Tag Archives | Chernobyl nuclear power plant

CHIMP chernobyl fuel

New research investigates simulant nuclear fuel to support decommissioning of Chernobyl

A new paper, released online this week and to be published in Materials and Design, discusses an investigation of the microstructure and mechanical behaviour of simulant “lava-like” fuel that contained materials from Chernobyl Nuclear Power Plant reactor unit 4.  It aimed to gain a better understanding of the mechanical, physical and chemical behaviour to inform […]

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University of Bristol and Chernobyl Institute sign MoU

A Memorandum of Understanding has been signed by the University of Bristol and the Institute for Safety Problems of Nuclear Power Plants National Academy of Science of Ukraine (ISP NPP NASU) to establish a long-term cooperative relationship. This Memorandum of Understanding will allow for knowledge exchange through visits between the two organisations and cooperation on […]

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The Curious Incident of the (Robot) Dog in the Nuclear Environment

Institute of Physics Materials and Characterisation Group Christmas Lecture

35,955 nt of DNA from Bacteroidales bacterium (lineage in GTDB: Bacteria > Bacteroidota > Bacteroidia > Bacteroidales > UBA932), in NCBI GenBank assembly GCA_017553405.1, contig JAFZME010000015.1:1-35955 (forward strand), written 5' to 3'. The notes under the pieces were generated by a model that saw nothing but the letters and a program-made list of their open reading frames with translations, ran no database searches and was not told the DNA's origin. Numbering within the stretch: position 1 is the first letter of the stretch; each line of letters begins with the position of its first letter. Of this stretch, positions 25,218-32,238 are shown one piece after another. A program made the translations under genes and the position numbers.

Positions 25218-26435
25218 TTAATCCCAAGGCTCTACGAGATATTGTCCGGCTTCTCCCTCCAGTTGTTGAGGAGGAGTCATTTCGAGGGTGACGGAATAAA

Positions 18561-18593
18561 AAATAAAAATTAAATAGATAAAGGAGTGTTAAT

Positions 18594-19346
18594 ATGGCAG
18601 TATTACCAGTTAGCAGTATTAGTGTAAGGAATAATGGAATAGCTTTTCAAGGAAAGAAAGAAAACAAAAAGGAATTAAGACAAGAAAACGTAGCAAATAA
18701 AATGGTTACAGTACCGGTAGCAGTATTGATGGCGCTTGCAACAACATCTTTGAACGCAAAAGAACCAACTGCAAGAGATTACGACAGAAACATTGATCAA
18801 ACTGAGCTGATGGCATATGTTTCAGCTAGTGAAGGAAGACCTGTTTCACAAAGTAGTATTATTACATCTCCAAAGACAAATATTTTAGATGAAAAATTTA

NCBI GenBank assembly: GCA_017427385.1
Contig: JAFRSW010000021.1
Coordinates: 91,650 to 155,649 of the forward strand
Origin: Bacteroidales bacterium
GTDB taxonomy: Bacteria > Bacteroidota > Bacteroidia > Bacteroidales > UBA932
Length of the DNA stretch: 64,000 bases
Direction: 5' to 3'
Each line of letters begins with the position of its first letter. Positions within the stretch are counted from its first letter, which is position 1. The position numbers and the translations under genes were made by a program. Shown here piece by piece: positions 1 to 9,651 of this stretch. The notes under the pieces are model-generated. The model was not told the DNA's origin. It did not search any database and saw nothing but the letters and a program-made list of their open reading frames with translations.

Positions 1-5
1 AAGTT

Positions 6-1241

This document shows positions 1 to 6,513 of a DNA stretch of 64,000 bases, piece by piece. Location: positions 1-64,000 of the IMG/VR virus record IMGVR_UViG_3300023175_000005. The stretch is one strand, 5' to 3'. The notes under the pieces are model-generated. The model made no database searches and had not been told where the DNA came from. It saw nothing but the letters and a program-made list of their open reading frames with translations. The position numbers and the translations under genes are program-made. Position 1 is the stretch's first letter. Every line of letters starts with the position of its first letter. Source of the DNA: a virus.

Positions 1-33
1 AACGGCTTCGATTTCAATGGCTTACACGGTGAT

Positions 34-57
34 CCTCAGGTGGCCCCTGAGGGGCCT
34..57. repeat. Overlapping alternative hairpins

It is a generally well accepted argument that when it comes to surveying high activity nuclear facilities, robots offer a potentially safer and preferable solution to using human beings. In this IOP seminar we will tell the tale of why walking robots offer an eye catching but also technically sensible approach for surveying certain legacy nuclear facilities, culminating with ground-breaking deployments inside the Chernobyl New Safe Confinement (NSC) building.

Speaker - Professor Tom Scott

Professor Tom Scott is Director of the Interface Analysis Centre (IAC) at the University of Bristol, and lead for the newly established National Nuclear User Facility for Hot Robotics.

He is also a Royal Academy of Engineering Professorial Research Fellow co-funded by the AWE, Director of the South West Nuclear Hub and lectures in both the School of Physics and the School of Earth Sciences at Bristol.

His research expertise is around the detection and characterisation of nuclear materials, to aid prediction of their behaviour in engineered and environmental scenarios. This includes a specific strand of activity relating to nuclear robotics and sensors. He works closely with the nuclear industry in the UK and overseas to deliver characterisation and decontamination solutions for nuclear decommissioning.


The event is open to all and free to attend, but pre-registration is required via the Institute of Physics website.

Event page
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Innovation funding for ‘Re-evaluating Chernobyl’ researchers

An international group of researchers led by the University of Bristol have won support from the Cabot Institute Innovation Fund to improve our knowledge and understanding of the global radiological hazard associated with the 1986 nuclear accident at the Chernobyl Nuclear Power Plant. Scientists and Engineers from Bristol have developed and deployed a range of […]

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